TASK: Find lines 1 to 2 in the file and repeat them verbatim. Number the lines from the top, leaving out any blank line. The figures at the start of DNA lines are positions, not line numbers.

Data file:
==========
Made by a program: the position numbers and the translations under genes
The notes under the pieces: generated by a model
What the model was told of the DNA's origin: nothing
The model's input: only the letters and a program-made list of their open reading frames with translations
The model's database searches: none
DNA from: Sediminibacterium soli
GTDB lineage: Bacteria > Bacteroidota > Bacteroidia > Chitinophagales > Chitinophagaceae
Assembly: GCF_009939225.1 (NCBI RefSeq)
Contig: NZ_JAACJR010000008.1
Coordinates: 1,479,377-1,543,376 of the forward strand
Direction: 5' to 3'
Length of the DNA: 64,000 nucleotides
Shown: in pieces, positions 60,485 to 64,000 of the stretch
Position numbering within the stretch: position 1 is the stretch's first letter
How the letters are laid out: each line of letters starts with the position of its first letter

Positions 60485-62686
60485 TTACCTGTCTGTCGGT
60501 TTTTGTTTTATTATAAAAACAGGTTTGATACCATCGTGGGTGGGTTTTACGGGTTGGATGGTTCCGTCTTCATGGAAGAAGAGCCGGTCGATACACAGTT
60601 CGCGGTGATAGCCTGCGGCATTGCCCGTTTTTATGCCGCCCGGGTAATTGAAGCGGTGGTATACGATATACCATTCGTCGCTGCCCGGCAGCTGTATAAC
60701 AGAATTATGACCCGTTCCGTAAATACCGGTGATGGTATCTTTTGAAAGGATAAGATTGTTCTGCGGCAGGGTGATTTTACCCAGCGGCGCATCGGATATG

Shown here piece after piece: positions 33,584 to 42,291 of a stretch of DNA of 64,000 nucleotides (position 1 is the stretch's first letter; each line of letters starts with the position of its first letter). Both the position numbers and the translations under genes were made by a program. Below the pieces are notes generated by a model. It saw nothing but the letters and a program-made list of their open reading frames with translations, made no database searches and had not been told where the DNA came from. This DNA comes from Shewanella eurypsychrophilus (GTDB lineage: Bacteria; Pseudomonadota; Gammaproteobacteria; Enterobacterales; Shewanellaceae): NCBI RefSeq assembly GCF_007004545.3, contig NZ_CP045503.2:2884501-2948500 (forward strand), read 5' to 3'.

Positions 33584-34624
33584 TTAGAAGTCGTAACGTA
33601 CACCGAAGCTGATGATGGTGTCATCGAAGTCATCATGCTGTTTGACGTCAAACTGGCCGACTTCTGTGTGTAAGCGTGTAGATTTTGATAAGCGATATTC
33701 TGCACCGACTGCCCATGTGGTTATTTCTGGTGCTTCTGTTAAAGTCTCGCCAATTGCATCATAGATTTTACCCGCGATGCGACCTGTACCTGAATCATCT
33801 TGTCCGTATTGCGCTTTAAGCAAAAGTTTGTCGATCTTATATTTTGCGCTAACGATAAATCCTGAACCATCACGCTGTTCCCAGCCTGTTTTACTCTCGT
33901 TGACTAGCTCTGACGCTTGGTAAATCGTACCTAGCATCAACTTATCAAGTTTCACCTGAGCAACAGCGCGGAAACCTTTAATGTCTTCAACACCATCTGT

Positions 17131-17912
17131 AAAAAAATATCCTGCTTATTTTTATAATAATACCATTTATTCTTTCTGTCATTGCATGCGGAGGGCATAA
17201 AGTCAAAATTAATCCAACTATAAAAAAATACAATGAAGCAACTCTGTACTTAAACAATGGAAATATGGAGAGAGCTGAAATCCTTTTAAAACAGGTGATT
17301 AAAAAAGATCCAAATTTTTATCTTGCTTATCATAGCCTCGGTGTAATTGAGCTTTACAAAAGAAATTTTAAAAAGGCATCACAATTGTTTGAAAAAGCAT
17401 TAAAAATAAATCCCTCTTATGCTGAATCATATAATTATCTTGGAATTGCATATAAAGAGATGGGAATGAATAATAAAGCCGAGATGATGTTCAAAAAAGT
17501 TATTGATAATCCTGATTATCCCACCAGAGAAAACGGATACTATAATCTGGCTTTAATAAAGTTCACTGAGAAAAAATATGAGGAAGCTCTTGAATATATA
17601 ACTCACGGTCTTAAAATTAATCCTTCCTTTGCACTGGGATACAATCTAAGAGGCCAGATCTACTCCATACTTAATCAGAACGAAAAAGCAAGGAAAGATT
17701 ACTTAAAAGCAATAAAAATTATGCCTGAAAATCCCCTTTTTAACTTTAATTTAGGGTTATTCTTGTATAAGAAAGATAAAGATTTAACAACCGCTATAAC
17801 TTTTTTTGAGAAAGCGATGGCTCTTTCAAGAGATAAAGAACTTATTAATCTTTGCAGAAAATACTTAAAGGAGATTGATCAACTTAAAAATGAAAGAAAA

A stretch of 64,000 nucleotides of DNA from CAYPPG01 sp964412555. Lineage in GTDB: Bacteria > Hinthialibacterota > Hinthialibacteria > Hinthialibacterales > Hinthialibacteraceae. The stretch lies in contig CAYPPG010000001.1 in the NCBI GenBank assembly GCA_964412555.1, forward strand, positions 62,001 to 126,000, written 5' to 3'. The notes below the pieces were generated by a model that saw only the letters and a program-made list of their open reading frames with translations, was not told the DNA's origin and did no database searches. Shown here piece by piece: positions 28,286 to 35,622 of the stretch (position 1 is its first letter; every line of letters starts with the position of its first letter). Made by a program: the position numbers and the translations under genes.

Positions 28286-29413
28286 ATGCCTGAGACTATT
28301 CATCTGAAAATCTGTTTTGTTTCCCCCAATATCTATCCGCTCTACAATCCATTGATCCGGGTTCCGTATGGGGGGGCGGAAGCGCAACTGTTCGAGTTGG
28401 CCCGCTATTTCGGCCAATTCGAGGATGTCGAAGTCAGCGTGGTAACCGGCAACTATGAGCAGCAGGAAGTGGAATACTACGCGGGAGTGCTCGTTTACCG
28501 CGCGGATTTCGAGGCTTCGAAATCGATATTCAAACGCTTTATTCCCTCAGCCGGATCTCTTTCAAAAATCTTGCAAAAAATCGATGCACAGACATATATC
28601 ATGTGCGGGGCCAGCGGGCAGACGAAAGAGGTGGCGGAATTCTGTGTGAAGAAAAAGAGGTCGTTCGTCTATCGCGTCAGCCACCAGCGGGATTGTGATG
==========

Made by a program: the position numbers and the translations under genes
The notes under the pieces: generated by a model